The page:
February 17th, 2015
February 17, 2015 (Boston, MA)—The Lown Institute today announced recipients of the first national Do No Harm Project Competition, which encouraged clinical medical trainees to write vignettes, or essays, chronicling harm or near harm resulting from medical overuse. The two vignettes chosen by a panel of experts were written by Spyridoula Maraka, MD, with secondary authors Derek O’Keeffe MD, and Victor Montori, MD, all from the Mayo Clinic; and Stephanie Chen, MD, from Johns Hopkins, Bayview Medical Center.
Maraka is an endocrine fellow and Chen is an internal medicine resident. Their vignettes were selected from 34 that were submitted from around the nation.
The goals of the competition include improving clinicians’ recognition of the harms that patients may experience from overuse, providing a persuasive counterbalance to the ‘more is better’ culture in medicine and sharing ideas on how the delivery of care may be improved in the future.
“Medical overuse affects millions of patients every year in the United States,” said Vikas Saini, MD, president of the Lown Institute. “These vignettes demonstrate again that the ‘more is better’ culture can be harmful to patients, and they address alternative approaches that focus on what is in the best interests of individual patients.”
The project, jointly sponsored by the Lown Institute and the Do No Harm Project, and supported by the Robert Wood Johnson Foundation, was developed at the University of Colorado School of Medicine by Tanner Caverly, MD, MPH, and Brandon Combs, MD, after Caverly attended the Lown Institute’s 2012 annual conference. The program has been recognized by the American Board of Internal Medicine Foundation for its innovative approach to medical education and named a winner in the national Teaching Value/Choosing Wisely Competition.
The Maraka vignette recounts the case of a woman who suffered ill effects in the course of treatment for subclinical hypothyroidism in pregnancy. Without overt symptoms of dysfunction, but following guidelines that label 15 percent of pregnancy women “sub-clinically” hypothyroid, the patient was started on thyroid replacement medication. Soon after, palpitations set in, ultimately leading to an emergency room visit. The case demonstrates the harms that can occur, despite best intentions, with low thresholds for disease labeling and the subsequent treatments that ensue.
Chen’s vignette describes the case of an elderly man with dementia, admitted to the hospital after a fall. Discovered in his evaluation was a new hip fracture and stable atrial fibrillation that led to telemetry monitoring—a reasonable intervention, but not recommended in the guidelines. Caught in the tangle of wires and sounding alarms as he pulled at the leads, sedative medication was given to the patient and delirium resulted. Chen’s case reminds clinicians to use telemetry appropriately, even as they search for more data.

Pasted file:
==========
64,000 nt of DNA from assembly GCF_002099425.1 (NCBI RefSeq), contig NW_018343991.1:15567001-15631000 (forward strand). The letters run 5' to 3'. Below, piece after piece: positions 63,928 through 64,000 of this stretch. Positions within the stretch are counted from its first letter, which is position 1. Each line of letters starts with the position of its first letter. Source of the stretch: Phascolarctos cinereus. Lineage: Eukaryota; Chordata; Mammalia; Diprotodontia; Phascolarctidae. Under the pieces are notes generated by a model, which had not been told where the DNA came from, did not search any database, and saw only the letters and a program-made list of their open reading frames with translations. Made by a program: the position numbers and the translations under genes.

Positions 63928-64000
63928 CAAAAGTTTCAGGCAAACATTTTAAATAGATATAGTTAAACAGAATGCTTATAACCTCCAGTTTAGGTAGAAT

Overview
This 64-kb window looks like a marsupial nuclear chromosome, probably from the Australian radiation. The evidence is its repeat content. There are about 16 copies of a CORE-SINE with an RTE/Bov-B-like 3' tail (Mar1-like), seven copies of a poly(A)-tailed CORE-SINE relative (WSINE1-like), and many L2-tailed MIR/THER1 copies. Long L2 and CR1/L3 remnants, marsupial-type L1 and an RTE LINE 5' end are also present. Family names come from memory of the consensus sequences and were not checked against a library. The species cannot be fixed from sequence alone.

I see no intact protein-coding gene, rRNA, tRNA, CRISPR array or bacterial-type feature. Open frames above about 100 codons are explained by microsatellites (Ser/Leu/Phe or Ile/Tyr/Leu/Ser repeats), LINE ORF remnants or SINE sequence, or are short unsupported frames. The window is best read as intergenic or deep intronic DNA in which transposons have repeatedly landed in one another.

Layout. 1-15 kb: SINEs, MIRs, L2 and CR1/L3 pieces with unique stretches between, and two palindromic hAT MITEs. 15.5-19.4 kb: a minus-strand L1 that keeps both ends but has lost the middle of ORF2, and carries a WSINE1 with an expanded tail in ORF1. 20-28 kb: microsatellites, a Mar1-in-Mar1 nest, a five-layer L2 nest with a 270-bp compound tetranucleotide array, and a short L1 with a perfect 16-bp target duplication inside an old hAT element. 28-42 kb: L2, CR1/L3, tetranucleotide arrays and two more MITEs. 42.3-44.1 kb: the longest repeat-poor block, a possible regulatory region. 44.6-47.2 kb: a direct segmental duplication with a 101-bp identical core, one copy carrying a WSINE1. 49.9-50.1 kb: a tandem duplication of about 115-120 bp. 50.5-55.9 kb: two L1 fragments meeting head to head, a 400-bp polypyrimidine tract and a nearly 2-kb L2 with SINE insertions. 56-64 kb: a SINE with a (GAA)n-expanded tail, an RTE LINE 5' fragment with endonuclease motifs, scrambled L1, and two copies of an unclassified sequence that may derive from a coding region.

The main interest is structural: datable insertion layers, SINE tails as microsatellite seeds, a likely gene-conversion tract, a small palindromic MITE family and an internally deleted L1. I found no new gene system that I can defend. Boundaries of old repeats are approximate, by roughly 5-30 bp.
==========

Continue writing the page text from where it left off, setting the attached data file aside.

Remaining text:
Eight additional submissions received honorable mentions for being selected as top 10 finalists. Several of these vignettes will be submitted for publication.
Maraka and Chen will present their vignettes at a special workshop at the Lown Institute’s Third Annual Conference, Road to RightCare: Engage, Organize, Transform, March 8-11 in San Diego, and will later receive a consulting session with Combs on implementing the Do No Harm Project in their communities.
In addition to Saini, Combs and Caverly, judges for the competition included Shannon Brownlee, MSc, senior vice president, Lown Institute; Mysha Mason, MD, resident, University of Colorado School of Medicine; Chris Moriates, MD, assistant professor, University of California, San Francisco Medical School; and Neel Shah, MD, founder, Costs of Care.
About the Lown Institute
The Lown Institute, a nonprofit, action-driven think tank in Boston, is dedicated to transforming the culture of medicine and building a healthcare system that is affordable, effective, personal and just. The Institute was founded by renowned cardiologist and Nobel Peace Prize recipient, Bernard Lown, MD, and supports his vision for compassionate healthcare. Visit www.LownInstitute.org and follow us on Twitter at @LownInstitute.
About the Robert Wood Johnson Foundation
For more than 40 years the Robert Wood Johnson Foundation has worked to improve health and health care. We are striving to build a national Culture of Health that will enable all to live longer, healthier lives now and for generations to come. For more information, visit www.rwjf.org. Follow the Foundation on Twitter at www.rwjf.org/twitter or on Facebook at www.rwjf.org/facebook.
Contact: Margie Coloian